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Open Access Publications from the University of California

Design and Fabrication of Nano-Bio Materials for Sensor and Device Applications

  • Author(s): Choi, Duyoung
  • et al.
Abstract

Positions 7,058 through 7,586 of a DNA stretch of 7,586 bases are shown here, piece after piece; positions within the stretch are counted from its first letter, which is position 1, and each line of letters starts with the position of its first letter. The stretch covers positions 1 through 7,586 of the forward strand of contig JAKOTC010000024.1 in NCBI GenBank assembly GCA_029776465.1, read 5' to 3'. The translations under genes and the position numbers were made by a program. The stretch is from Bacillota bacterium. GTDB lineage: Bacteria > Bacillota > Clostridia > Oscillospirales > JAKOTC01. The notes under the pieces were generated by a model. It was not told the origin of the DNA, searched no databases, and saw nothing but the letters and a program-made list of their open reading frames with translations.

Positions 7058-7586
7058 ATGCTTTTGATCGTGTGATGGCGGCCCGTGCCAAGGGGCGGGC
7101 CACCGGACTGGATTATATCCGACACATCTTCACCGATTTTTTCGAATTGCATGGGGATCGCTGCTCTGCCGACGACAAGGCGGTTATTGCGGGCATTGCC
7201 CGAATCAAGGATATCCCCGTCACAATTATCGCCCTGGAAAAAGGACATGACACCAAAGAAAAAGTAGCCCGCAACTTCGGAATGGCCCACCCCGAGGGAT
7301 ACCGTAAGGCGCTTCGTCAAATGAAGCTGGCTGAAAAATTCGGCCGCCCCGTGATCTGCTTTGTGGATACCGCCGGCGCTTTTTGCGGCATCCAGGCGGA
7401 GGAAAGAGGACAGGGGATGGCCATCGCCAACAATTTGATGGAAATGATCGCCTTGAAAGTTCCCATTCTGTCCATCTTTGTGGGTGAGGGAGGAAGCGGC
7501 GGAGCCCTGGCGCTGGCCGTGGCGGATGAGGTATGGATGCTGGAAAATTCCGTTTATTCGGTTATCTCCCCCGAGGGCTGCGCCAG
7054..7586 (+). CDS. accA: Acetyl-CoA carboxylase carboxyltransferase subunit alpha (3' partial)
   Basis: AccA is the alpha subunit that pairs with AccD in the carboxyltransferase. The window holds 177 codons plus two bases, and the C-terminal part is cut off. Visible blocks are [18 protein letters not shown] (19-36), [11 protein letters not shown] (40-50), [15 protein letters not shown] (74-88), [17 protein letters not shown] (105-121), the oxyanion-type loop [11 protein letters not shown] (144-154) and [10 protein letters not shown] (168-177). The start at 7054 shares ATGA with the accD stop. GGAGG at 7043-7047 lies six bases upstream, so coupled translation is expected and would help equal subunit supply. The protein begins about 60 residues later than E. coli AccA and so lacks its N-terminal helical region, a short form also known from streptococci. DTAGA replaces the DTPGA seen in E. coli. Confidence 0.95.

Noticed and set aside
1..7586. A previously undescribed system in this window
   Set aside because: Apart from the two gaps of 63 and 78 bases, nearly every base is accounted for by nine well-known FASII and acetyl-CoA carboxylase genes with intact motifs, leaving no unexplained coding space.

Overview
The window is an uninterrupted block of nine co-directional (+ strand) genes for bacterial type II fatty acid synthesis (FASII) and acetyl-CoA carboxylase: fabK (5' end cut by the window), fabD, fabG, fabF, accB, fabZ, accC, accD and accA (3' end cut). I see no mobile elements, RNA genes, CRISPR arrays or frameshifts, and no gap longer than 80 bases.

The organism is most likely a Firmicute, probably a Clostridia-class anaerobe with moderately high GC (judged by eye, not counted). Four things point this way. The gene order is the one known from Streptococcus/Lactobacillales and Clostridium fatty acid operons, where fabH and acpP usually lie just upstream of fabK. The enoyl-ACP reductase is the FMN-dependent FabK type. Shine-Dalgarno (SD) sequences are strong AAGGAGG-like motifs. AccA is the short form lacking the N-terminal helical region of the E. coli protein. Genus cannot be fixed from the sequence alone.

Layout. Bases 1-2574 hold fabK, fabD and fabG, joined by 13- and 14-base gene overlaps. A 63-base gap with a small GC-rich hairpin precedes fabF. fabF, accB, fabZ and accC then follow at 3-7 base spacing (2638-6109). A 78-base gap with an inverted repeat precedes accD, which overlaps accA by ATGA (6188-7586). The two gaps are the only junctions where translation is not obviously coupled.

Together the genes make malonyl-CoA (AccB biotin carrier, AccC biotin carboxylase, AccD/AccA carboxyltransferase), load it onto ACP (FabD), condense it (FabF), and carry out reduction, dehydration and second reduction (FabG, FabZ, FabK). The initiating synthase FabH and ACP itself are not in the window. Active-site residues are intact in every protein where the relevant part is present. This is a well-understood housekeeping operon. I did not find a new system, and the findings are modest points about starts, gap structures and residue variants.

In this thesis, various aspects of nano-bio materials have been discussed including novel design, fabrication and applications of nanopatterned graphene for sensor and device by using self-assembly techniques. First, we demonstrate a successful fabrication of nano-patterned graphene (NPG) using a Poly(styrene-b-4-vinylpyridine) (PS -b-P4VP) polymer, which was never used previously for the graphene patterning. This work also demonstrates that block copolymer (BCP) lithography is a pathway for low- cost, high throughput large scale production of NPG with critical dimensions down to nanometer regime. Second, Thin anodized aluminum oxide nano-mask was prepared by facile self-assembly technique without using polymer buffer layer, which was utilized as direct-contact template for oxygen plasma etch to produce near periodic, small-neck-width NPG. This work also demonstrates that our direct-contact, self-assembled mask lithography is a pathway for low-cost, high throughput, large scale nanomanufacturing of graphene nano devices. Third, we demonstrate here a successful fabrication of optically highly transparent (̃98%) graphene layer having a reasonable electrical conductivity by nano-patterning and doping. AAO nanomask prepared by simple self-assembly technique was utilized to produce an essentially hexagonally NPG. The results indicate that the NPG approach can be a promising route for simultaneously tuning the optical and electrical properties of graphene to make it more light-transmissible and suitable as a flexible transparent conductor. Fourth, the fabrication of large-scale graphene-nanoribbon (GNR) network and its application for gas sensing are reported. GNR network shows significantly enhanced sensitivity to ammonia gas compared to pristine graphene. The detection sensitivity of the nanoscale GNR network is even further improved by decorating GNR network with palladium (Pd) nanoparticles, which shows a relative resistance response of 65 % to 50 ppm of ammonia in nitrogen at room temperature as well as good reversibility in air. Fifth, we have successfully prepared PLGA-coated nanocapsules that allow a switchable drug release on remote RF magnetic field actuation, and are capable of tumor penetration with their powerful magnetic vector. The biodegradable PLGA-polymer-coating on the nanocapsule surface intentionally delays the diffusional leakage of the therapeutic drugs through the nanopores in the wall of the hollow capsules that contain the magnetic nanoparticles and the desired therapeutic drugs

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